Sony XB23 vs. JBL Flip 6: A Clear Winner for Sound

Sony XB23 and JBL Flip 6 are similarly designed bluetooth speakers that are popular choices in the sub-$130 price range.

Flip 6 brings louder and clearer audio and is the obvious winner for sound. The design also looks much nicer, at least to my eye.

Sony XB23 still isn’t a bad choice, and it generally runs $20-30 cheaper than the Flip 6. So, for the budget-conscious shoppers, you could certainly do a lot worse.

The speakers are similar in appearance, durability, and software, so the choice really comes down to performance (Flip 6) versus cost-savings (XB23).

~~~ Check Price: Sony XB23 ~~~

~~~ Check Price: JBL Flip 6 ~~~


Any speaker comparison should, of course, begin by discussing sound quality.

Here, the Flip 6 is the clear winner. Flip 6 gets quite a bit louder than the XB23, which is a big benefit considering that neither of these speakers are large, booming speakers.

More important than the max volume is that Flip 6 also experiences less distortion at volumes above 50%. With the XB23, you can really hear the sound quality drop off a cliff as you approach maximum volume. And because the speaker isn’t especially loud, you often need to turn the volume up pretty high.

None of this is to say that the SRS-XB23 is a bad speaker, because it really isn’t. But there are definitely better sounding speakers in the sub-$150 price range, including the Bose SoundLink Flex, Soundcore Motion+, and the aforementioned Flip 6. (For our full, in-depth review of the Flip 6, click here).

Both speakers have a fairly balanced sound profile right out of the box. Some users complain that JBL’s sound is too treble-heavy, but much of this is just because we live in an era of exaggerated bass. So many of us expect every speaker to sound like a cheap, rattling subwoofer with bass at max levels all the time.

A great feature for both speakers is the adjustable equalizers available on the companion apps. We will discuss this later in the “Software” section, but each speaker has an easy-to-use adjustable EQ that allows you to fine-tune your audio experience. These are simple EQs that aren’t especially feature dense, but it is sure nice to have some customization available.

In the sub-$150 price range, I would rate Flip 6 as excellent sound quality, and XB23 as above-average.

Sound winner: Flip 6 (higher max volume with less distortion)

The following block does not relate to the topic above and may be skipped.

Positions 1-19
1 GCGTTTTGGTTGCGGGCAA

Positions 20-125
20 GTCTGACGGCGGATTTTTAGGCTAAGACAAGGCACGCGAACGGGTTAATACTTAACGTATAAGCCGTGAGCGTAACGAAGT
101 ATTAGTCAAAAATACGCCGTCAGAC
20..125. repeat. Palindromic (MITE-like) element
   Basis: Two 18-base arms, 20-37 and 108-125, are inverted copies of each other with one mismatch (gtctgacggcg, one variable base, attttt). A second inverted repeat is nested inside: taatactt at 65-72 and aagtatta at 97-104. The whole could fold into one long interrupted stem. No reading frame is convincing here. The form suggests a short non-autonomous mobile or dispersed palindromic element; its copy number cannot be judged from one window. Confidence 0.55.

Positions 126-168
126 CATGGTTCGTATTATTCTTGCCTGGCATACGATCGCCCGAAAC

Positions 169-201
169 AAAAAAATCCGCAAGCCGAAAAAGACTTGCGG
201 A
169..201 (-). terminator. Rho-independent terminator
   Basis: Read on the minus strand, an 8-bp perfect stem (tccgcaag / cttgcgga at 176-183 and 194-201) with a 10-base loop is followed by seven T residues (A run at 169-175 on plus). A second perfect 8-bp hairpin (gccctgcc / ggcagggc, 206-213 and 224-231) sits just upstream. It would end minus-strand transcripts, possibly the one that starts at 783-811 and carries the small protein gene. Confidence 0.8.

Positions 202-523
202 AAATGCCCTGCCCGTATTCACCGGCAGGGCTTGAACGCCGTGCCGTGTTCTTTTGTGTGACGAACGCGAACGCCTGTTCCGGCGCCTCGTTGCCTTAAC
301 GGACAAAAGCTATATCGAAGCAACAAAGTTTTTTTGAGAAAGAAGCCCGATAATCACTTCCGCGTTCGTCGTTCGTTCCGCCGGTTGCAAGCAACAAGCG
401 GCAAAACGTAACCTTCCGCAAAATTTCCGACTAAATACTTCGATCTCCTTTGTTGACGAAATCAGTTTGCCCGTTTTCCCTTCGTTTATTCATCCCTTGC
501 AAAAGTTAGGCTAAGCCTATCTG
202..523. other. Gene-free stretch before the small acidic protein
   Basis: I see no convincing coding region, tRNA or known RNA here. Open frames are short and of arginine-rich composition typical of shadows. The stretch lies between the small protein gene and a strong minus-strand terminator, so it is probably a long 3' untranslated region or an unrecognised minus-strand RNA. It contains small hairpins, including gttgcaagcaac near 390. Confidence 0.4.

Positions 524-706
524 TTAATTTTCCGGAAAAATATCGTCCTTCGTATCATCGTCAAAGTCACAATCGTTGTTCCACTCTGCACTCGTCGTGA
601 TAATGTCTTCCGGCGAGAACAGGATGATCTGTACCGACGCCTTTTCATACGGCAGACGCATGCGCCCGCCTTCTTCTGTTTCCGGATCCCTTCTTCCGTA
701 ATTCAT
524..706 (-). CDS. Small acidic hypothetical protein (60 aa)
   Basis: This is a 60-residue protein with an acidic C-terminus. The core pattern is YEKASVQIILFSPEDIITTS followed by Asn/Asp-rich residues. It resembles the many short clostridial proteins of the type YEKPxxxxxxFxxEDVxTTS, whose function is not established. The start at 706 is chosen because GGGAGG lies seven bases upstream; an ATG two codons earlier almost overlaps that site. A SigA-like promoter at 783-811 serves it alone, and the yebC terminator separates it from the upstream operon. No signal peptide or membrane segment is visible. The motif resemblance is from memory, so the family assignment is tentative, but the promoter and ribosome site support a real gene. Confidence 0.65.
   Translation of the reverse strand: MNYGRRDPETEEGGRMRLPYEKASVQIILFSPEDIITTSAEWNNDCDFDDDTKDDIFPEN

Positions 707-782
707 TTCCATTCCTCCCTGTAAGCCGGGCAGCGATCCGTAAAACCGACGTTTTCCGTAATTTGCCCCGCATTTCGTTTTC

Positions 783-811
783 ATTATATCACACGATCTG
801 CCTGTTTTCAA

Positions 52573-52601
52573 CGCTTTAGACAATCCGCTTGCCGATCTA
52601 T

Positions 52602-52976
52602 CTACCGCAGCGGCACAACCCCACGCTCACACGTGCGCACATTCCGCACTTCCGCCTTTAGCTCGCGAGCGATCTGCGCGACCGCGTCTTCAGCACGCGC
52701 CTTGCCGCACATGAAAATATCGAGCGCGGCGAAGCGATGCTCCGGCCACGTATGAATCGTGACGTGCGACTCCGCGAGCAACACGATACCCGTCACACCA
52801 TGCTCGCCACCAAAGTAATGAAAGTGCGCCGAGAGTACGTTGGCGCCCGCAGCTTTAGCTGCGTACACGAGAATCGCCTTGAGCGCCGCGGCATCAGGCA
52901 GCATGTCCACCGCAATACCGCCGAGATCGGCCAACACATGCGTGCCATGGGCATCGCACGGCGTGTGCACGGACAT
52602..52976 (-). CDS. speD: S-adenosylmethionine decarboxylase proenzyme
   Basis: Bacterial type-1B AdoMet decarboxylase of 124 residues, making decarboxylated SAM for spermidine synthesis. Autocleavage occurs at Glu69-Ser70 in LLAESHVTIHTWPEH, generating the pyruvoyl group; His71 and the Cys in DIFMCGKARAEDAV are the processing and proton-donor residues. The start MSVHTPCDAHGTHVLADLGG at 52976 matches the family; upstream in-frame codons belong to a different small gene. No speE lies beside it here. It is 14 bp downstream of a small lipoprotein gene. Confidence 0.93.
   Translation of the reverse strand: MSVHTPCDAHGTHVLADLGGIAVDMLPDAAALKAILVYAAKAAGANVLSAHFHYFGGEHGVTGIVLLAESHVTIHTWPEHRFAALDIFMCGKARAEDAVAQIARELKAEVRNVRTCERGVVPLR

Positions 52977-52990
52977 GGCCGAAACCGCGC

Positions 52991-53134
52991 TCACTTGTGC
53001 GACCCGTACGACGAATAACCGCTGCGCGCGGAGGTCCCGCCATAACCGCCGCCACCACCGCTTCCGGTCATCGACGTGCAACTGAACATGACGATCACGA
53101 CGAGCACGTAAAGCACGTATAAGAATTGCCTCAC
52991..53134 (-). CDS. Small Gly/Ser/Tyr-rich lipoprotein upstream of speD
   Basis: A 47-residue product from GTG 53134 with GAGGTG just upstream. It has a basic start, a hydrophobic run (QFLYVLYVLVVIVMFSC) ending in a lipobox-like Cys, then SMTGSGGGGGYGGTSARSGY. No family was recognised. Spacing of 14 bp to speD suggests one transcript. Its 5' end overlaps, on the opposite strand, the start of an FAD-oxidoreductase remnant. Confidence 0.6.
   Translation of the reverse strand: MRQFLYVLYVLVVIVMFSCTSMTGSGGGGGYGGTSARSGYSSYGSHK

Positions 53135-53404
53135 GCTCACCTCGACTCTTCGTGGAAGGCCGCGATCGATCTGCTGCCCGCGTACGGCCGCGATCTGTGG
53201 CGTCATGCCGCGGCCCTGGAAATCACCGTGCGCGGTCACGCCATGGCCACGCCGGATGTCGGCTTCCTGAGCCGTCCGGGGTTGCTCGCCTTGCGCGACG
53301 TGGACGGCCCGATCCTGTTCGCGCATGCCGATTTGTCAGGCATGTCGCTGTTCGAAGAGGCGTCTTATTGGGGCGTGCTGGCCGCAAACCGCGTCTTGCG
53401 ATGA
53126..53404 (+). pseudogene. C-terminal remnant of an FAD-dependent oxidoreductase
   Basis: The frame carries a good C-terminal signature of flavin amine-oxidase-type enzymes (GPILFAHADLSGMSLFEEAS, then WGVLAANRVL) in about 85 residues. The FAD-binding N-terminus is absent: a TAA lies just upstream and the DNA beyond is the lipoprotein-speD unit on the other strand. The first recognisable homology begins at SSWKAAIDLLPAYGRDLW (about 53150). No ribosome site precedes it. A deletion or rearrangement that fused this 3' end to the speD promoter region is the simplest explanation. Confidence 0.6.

Both speakers have a similar cylindrical design. The speakers are small and lightweight, weighing in at just over 1 pound.

Flip 6 is slightly smaller, but both of these speakers are portable and easy to carry with one hand. Additionally, they each include a well-built carrying strap that further increases the portability.

The tight-wrapped fabric gives both speakers a comfortable feel with an easy grip.

Neither device has an aux input, which sadly is par for the course with a modern bluetooth speaker. (For our list of the best bluetooth speakers with an aux input, click here). Thankfully, bluetooth on these speakers is excellent.

The next couple points are subjective.

To my eye, the Flip 6 looks quite a bit nicer. Although the designs are similar, the Flip 6 looks more modern and sleek, with some added visual interest. XB23 is well designed, but looks utilitarian and somewhat boring.

Next, the button configuration on Flip 6 is more user friendly. 

Flip 6 has a panel of controls at the bottom of the speaker that are mainly used during start-up (Power On/Off, Bluetooth pairing, as well as the charging port). The controls that you actually need while the speaker is playing (Volume, Change track, etc.) are located on the top of the device. The separation of these two control panels makes the device simple and easy to operate without having to hunt for a particular button.

The XB23, on the other hand, has every button on the same panel. This isn’t a terrible thing, but it took me longer to get used to, and I spent more time hunting for buttons.

Again, this is personal preference, so your experience may be different.

Although either device can be used in vertical or horizontal orientation, the XB23 is primarily vertical-only. Sony says you can use the speaker in either position, but none of the marketing material for the XB23 shows the speaker in a horizontal orientation, and using it horizontally makes the buttons challenging to access.

Flip 6 can easily be used vertically or horizontally, with almost no drop-off in performance or function.

XB23 has Bluetooth 5.0, while Flip 6 has the newer Bluetooth 5.1. However, the Flip 6 doesn’t function any better, so this isn’t worth worrying about.

Each speaker charges via USB-C, which is nearly standard for modern bluetooth speakers.